An Act to enable effect to be given to certain international Conventions done at Geneva on the twelfth day of August, 1949, to which Indian is a party, and for purposes connected therewith.
BE it enacted by Parliament in the Eleventh Year of the Republic of India as follows:-
Section 1. Short title, extent and commencement
(1) This Act may be called the Geneva Conventions Act, 1960.
(2) It extends to the whole of India.
(3) It shall come into force on such date as the Central Government may, by notification in the Official Gazette, appoint.
Section 2. Definitions
In this Act, unless the context otherwise requires,-
(a) "Conventions" means the Conventions set out in the Schedules; and the First Convention, the Second Convention, the Third Convention and the Fourth Convention mean the Conventions set out in the First, Second, Third and Fourth Schedules, respectively;
(b) "court" does not include a court-martial or military court;
(c) "protected internee" means a person protected by the Fourth Convention and interned in India;
(d) "protecting power", in relation to a protected internee or a protected prisoner of war, means the power or organisation which is carrying out, in the interests of the power of which he is a national or of whose forces he is or was at any material time a member, the duties assigned to protecting powers under the Third Convention or, as the case may be, the Fourth Convention;
(e) "protected prisoner of war" means a person protected by the Third Convention.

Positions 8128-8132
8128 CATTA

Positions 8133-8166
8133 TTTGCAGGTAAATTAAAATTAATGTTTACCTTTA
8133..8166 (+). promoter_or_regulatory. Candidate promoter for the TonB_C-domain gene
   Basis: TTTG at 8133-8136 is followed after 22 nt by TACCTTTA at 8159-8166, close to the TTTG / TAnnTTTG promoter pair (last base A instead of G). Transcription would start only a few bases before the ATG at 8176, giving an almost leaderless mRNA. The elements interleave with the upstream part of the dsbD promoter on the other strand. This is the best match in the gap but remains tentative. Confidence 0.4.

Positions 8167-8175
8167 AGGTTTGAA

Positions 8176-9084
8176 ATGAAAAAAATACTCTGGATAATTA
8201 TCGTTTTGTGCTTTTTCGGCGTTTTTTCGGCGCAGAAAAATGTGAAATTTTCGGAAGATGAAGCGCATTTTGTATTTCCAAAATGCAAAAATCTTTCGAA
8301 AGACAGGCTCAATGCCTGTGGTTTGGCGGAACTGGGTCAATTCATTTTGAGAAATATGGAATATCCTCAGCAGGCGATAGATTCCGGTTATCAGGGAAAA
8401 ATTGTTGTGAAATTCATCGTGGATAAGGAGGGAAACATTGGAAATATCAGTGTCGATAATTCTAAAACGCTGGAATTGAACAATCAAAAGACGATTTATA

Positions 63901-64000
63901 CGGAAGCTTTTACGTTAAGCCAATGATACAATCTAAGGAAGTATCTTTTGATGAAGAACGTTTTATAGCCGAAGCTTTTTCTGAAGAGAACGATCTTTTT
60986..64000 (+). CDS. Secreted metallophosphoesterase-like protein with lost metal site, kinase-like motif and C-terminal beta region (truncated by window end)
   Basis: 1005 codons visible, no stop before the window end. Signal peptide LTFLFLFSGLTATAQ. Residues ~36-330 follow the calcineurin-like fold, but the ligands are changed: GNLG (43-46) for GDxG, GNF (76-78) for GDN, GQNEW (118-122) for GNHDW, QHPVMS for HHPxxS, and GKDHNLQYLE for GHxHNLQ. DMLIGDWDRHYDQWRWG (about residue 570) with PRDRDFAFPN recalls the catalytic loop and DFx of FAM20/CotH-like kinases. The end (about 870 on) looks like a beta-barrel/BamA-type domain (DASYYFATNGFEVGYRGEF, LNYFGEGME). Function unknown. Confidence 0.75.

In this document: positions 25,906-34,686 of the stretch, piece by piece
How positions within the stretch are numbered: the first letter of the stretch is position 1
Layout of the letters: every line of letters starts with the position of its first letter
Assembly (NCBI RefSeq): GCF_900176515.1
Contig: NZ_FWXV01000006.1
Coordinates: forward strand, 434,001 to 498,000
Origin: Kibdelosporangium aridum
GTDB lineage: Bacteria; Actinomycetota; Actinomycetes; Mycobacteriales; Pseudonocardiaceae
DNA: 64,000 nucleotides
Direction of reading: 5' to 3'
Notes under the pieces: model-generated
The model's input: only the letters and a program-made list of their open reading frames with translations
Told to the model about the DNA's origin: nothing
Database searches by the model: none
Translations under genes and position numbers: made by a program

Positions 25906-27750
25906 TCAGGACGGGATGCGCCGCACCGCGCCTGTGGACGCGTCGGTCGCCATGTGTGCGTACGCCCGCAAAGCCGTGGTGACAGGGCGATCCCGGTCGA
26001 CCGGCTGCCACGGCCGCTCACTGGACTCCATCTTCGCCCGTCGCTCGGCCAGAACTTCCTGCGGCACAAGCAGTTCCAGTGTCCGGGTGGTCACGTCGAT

Section 3. Punishment of grave breaches of conventions
(1) If any person within or without India commits or attempts to commit, or abets or procures the commission by any other person of, a grave breach of any of the Conventions he shall be punished,-
(a) Where the offence involves the wilful killing of a person protected by any of the Conventions, with death or with imprisonment for life; and
(b) in any other case, with imprisonment for a term which may extend to fourteen years.
(2) Sub-section (1) applies to persons regardless of their nationality or citizenship.
(3) For the purposes of this section,-
(a) a grave breach of the First Convention is a breach of that Convention involving an act referred to in article 50 of that Convention committed against persons or property protected by that Convention;
(b) a grave breach of the Second Convention is a breach of that Convention involving an act referred to in article 51 of that Convention committed against persons or property protected by that Convention;
(c) a grave breach of the Third Convention is a breach of that Convention involving an act referred to in article 130 of that Convention committed against persons or property protected by that Convention; and
(d) a grave breach of the Fourth Convention is a breach of that Convention involving an act referred to in article 147 of that Convention committed against persons or property protected by that Convention.
Section 4. Liability of persons for offences committed outside India
When an offence under this Chapter is committed by any person outside India, he may be dealt with in respect of such offence as if it had been committed at any place within India at which he may be found.
Section 5. Jurisdiction of court
No court inferior to that of a chief presidency magistrate or a Court of Session shall try any offence punishable under this chapter.
Section 6. Proof of application of convention
If in any proceeding under this chapter in respect of a grave breach of any of the Conventions a question arises under article 2 of that Convention (which relates to the circumstances in which the Convention applies), a certificate under the hand of a Secretary to the Government of India certifying to any matter relevant to that question shall be conclusive evidence of the matter so certified.
Section 7. Jurisdiction of courts martial
The Army Act, 1950 (46 of 1950), the Air Force Act, 1950 (45 of 1950), or the Navy Act, 1957 (62 of 1957), relating to trial by court-martial of persons who commit civil offences shall have effect for the purposes of the jurisdiction of courts-martial as if this chapter had not been passed.